Thursday, April 22, 2010

[RFC] FCC Commences Inquiry On Survivability Of America’s Broadband Infrastructure

News Release: "The Federal Communications Commission (FCC) today launched an inquiry on the ability of existing broadband networks to withstand significant damage or severe overloads as a result of natural disasters, terrorist attacks, pandemics or other major public emergencies, as recommended in the National Broadband Plan.

"As Americans increasingly rely on broadband services for so many aspects of their lives, including public safety and national security, it is critical for the FCC to gain a better understanding of the survivability of existing networks and explore potential measures to reduce network vulnerability to failures in network equipment or severe overload conditions in emergencies.

"Although core broadband networks are generally presumed to be quite resilient, there may be weaknesses closer to the network edge. Accordingly, today’s Notice of Inquiry (NOI) seeks comment, analysis and information on the present state of the resiliency and redundancy of broadband networks to withstand physical damage and severe network overload. This is a vitally important first step in ensuring that the FCC can take all necessary actions to ensure ongoing broadband communications in times of disaster or crisis.

"The NOI includes the following questions related to the resiliency of broadband networks:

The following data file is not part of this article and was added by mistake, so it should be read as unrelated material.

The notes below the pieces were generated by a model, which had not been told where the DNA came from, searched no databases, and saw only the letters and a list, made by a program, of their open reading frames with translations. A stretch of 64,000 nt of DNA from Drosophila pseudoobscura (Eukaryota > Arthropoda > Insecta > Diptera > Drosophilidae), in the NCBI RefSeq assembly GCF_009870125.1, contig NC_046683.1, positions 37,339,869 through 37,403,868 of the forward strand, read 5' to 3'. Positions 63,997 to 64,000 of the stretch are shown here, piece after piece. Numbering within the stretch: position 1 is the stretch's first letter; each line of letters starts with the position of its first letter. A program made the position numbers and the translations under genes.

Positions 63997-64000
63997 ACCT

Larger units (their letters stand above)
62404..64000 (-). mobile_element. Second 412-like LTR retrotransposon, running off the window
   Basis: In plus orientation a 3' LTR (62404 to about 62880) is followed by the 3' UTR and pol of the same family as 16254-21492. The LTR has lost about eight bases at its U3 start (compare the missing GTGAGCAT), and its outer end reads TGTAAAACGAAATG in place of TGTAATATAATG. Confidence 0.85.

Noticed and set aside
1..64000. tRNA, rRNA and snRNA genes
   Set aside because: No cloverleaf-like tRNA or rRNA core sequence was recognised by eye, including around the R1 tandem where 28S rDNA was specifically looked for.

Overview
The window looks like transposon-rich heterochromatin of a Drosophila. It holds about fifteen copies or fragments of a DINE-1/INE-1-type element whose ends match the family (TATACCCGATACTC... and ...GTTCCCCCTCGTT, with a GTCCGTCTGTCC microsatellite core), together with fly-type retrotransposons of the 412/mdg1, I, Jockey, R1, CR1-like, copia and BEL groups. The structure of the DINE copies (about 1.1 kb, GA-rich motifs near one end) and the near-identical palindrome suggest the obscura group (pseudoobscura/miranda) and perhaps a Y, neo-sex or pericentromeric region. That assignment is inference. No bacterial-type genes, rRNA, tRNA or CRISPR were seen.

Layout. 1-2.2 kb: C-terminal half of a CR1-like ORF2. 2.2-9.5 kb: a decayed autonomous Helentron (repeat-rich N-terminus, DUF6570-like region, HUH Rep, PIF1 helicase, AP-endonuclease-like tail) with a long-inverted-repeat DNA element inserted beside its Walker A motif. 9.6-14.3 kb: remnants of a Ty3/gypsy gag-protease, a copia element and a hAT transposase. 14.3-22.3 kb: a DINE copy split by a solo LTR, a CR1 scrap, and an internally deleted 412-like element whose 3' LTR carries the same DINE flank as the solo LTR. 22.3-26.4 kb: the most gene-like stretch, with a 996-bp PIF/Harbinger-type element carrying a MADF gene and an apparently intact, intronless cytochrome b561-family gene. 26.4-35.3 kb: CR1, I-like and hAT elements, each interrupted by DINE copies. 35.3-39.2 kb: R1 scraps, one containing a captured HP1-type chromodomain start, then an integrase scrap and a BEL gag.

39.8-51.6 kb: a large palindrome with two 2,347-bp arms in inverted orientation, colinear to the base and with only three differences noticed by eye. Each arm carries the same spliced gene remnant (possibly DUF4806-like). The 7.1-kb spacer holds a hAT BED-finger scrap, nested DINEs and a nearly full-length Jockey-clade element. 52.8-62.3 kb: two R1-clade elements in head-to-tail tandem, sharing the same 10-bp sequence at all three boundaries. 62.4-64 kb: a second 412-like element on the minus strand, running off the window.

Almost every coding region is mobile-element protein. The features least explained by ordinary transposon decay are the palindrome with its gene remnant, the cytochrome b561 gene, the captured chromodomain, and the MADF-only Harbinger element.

• What are the major single points of failure in broadband architectures?
  • What measures do communications providers already take to minimize the potential for single points of failure?
  • What provisions are made by communications providers to ensure the survivability of cell sites relied on by first responders?
  • What are the most effective and widely deployed physical security best practices?
  • Should traffic to and from critical emergency response agencies and for critical services be prioritized on the networks during emergencies?
  • What steps have been taken to ensure redundancy and diversity of physical network links to hardware?
  • Is the capacity of residential access networks sufficient to handle sudden surges or overloads in traffic during, for example, a pandemic emergency?
  • What network management practices are in place to handle overloads during emergencies?
"The FCC looks forward to reviewing the record and exploring how best to further improve and secure America’s broadband infrastructure into the future. The deadline for comments on the issues presented by the NOI will be 45 days and reply comments 75 days after publication in the Federal Register.

Action by the Commission, April 21, 2010, by Notice of Inquiry (FCC 10-62). Chairman Genachowski, and Commissioners Copps, McDowell, Clyburn and Baker. Separate Statements issued by Chairman Genachowski, and Commissioners Copps, McDowell, Clyburn and Baker. PS Docket No. 10-92.

Public Safety and Homeland Security Bureau (PSHSB) contact is Jeff Goldthorp, Chief of the Communications Systems Analysis Division, at (202) 418-1096.

4/21/10 FCC Commences Inquiry on Survivability of America's Broadband Infrastructure. News Release: NOI:

No comments: